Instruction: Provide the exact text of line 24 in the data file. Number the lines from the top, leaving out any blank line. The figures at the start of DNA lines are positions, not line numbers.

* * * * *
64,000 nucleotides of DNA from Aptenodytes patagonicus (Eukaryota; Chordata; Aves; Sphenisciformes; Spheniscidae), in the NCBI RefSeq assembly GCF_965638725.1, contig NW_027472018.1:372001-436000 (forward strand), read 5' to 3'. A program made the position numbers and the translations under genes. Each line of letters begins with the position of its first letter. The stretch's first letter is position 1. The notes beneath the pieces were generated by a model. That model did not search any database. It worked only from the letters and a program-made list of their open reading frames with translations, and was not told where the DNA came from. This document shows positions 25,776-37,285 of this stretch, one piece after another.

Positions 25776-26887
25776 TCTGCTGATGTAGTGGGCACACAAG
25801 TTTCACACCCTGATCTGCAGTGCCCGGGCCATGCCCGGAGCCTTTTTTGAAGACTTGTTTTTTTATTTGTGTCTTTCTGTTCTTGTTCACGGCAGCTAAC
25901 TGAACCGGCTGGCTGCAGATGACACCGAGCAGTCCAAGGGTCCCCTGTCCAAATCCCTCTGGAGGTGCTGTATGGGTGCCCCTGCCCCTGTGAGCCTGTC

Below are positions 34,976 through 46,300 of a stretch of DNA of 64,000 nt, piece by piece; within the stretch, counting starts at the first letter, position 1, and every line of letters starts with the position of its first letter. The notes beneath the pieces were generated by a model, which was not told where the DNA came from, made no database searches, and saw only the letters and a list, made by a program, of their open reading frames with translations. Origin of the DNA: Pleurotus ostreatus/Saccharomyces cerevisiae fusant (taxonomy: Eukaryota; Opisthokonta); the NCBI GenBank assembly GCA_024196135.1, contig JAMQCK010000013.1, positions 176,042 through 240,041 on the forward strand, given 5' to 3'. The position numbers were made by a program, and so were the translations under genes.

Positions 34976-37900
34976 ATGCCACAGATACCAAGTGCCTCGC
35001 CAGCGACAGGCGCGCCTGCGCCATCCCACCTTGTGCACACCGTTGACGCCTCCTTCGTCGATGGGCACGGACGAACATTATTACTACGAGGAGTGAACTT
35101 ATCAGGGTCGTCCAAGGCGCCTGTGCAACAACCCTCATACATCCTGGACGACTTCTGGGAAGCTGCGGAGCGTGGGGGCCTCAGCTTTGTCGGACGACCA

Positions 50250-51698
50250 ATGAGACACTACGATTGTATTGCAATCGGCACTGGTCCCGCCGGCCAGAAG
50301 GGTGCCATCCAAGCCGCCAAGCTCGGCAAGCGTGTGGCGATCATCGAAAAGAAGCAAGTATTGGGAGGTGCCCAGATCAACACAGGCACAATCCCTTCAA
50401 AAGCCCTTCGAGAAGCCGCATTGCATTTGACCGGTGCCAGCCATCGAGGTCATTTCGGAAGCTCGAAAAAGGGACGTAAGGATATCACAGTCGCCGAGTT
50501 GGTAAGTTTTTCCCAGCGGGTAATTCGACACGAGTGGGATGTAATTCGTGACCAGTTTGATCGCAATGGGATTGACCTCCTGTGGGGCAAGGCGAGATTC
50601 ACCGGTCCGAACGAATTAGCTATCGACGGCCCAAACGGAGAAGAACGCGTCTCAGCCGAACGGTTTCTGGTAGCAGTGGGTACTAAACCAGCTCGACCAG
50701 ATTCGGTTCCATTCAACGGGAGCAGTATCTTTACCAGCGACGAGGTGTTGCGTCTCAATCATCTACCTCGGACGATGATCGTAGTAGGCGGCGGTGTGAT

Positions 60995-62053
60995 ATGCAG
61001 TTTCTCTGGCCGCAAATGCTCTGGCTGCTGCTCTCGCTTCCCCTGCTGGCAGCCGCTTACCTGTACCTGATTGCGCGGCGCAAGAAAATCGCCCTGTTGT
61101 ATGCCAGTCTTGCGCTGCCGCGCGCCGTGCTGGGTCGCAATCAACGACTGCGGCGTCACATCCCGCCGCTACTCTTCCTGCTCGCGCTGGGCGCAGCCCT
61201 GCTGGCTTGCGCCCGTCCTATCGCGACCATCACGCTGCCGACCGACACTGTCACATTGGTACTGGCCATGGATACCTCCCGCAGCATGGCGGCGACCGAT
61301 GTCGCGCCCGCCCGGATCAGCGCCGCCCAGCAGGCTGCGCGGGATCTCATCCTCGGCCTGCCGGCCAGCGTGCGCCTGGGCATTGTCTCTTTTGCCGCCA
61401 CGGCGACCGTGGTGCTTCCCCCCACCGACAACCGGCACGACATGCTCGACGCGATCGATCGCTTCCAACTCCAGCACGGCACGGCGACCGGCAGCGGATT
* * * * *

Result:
61401 CGGCGACCGTGGTGCTTCCCCCCACCGACAACCGGCACGACATGCTCGACGCGATCGATCGCTTCCAACTCCAGCACGGCACGGCGACCGGCAGCGGATT